On Tuesday nights, if my day was over by 7, I’d kick off my shoes and watch ABC’s NYPD Blue, a police procedural about a detective squad with a management style very much like the one in our newsroom. On television, Lieutenant Fancy would get a call about a crime occurring somewhere in Manhattan South; in the newsroom, Editor Walt Herring would get a call about an accident, robbery, fire, or other news event in the Pottstown coverage area. On television, Fancy would call out the names of two detectives and order them to the scene of the crime; in the newsroom, Herring would call out the names of a reporter and photographer and send them to the news event. On television, detectives Sipowicz and Simone would arrive at the scene where they would always find a place to park and use their fists or pistols to subdue the malefactors and haul them into justice; in the newsroom, the reporter and photographer would double park, take pictures, interview sources, and return perspiring to the newsroom to process the story for the next day’s edition.
I have to admit that I loved it. Sometimes the news we covered was not pleasant. The first story I covered for the paper was a fire that cost the lives of three young children. Photographer Kevin Hoffman and I were occasionally first to the scene of grisly automobile accidents where the smell of blood wafted with the odor of gasoline fumes. Sometimes a driver’s mangled body sat strapped akimbo in the seat until the coroner arrived to officially declare what first responders could already see. One January, Kevin and I covered the crash of a small two-engine commuter aircraft that failed to take off from the Limerick, Pa., airfield in a snow squall. The bodies of two young businessmen showing no signs of trauma were strapped in the back seats, but the body of the pilot had been torn apart by the impact. Limerick Police Chief Doug Weaver called me over to look. “Here’s something you don’t see every day,” he said, pointing to the pilot’s heart which was exposed on the outside of his chest cavity.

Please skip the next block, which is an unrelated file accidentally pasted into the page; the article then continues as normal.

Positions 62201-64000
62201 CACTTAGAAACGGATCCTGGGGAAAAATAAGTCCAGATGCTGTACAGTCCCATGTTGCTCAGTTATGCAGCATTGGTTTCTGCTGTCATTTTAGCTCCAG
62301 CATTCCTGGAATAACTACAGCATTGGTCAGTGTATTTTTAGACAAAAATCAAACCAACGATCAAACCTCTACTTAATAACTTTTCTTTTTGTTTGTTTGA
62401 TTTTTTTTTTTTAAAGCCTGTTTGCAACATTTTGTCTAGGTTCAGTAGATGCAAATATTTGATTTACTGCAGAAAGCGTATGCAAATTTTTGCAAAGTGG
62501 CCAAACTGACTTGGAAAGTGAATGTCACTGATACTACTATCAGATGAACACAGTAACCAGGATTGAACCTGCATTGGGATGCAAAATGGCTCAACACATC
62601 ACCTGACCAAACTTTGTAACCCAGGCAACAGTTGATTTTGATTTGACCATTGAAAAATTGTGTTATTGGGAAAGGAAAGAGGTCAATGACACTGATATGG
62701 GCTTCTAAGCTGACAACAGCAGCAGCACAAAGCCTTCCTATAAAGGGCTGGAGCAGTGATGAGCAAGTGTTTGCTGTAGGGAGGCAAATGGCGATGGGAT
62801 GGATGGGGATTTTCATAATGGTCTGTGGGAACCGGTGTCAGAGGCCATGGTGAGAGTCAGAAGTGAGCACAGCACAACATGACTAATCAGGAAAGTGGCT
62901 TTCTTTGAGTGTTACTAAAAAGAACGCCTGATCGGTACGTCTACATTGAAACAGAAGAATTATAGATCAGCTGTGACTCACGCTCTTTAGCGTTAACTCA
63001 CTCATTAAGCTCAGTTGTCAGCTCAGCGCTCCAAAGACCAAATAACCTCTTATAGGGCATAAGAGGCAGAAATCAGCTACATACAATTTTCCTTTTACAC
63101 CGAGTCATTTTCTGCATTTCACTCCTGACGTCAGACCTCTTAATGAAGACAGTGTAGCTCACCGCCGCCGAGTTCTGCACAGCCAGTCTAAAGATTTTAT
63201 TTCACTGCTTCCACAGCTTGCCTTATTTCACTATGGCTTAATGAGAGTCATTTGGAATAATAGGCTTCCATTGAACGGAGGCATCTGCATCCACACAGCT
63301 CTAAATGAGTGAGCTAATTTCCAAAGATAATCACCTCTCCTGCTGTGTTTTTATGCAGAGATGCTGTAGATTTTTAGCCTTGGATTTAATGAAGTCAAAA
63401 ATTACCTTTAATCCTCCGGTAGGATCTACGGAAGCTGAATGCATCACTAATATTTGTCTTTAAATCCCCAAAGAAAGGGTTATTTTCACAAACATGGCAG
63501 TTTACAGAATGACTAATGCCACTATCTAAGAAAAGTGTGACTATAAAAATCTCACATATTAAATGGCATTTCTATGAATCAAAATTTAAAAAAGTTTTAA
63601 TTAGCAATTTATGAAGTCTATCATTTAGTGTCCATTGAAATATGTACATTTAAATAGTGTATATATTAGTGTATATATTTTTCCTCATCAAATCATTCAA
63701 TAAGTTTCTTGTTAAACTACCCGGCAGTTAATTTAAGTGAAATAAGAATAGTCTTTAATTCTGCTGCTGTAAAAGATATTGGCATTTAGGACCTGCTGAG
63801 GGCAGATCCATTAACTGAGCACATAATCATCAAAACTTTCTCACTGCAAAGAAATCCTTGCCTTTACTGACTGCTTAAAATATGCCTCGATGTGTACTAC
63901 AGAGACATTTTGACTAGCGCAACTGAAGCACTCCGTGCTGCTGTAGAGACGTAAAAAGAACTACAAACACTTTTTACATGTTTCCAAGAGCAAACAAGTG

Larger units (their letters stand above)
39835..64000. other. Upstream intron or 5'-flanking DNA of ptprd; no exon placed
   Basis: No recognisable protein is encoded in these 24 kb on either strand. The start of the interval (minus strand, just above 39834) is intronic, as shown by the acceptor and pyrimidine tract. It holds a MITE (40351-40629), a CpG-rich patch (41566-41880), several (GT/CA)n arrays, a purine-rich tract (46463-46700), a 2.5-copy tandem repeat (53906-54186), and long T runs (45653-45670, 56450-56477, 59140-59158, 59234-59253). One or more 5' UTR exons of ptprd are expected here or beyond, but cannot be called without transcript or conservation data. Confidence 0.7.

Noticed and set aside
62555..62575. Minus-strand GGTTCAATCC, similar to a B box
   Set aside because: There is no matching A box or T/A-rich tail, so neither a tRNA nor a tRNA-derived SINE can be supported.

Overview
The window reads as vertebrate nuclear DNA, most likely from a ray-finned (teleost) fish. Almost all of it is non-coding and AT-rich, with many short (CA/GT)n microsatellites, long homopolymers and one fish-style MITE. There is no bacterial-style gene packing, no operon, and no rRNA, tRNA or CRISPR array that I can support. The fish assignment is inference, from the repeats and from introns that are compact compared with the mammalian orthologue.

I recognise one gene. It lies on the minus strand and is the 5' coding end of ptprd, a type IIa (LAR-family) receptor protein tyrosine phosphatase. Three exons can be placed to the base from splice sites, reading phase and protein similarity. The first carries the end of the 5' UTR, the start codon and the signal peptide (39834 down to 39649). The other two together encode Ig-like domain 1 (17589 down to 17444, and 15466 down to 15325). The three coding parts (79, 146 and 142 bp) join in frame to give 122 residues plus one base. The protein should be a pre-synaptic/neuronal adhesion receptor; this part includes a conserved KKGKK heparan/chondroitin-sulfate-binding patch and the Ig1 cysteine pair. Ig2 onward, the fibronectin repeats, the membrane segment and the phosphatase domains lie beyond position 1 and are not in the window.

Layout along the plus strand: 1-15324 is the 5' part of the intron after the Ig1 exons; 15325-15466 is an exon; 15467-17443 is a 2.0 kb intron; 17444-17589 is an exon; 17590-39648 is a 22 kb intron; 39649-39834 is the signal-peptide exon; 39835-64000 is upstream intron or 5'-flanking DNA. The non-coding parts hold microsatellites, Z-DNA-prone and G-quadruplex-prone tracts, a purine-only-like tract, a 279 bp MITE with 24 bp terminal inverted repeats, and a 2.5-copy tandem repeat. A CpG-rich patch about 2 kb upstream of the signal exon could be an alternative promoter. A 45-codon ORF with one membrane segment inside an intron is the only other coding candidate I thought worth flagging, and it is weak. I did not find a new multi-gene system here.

Most other news events were more prosaic, including school board or township meetings or preliminary hearings in district court. Most meetings were too boring to make for interesting reading, and when something exciting did happen – as when a school superintendent called one of his board members a “little shit” – it had to be reported obliquely because the Mercury was a family newspaper. But I loved writing the stories, filing them, going home to bed, and – best of all – coming in the next day to see my byline on the front page. The very last story I wrote for the Mercury, was in June 1995, when two elderly men in a trailer park got into an argument and shot each other with .22 rifles. They were both bad shots and both lived, but I had to leave it to other reporters to do the folo. That month I was on my way to New York to join the staff of the World Council of Churches.
The Mercury continues to publish a print version and I hope it continues for many years. But the future of print journalism is not bright. After 579 years Gutenberg has been succeeded by Zuckerberg. A digital mirage on our smart phones is replacing the tactile comfort and smell of newsprint and ink.
Granted, reading a newspaper online is convenient (so long as your power source lasts) and news updates are instantaneous. Nor can I see myself patiently waiting for the bulky Times to be tossed on my front lawn when I want to read Charles Blow NOW.
When the final paper Times rolls off the press, I’ll miss it terribly. And now when I pick up my iPhone to read the instant headlines, I’ll try not to remind myself that my need for instant news gratification – and yours – was ultimately responsible for the end of print.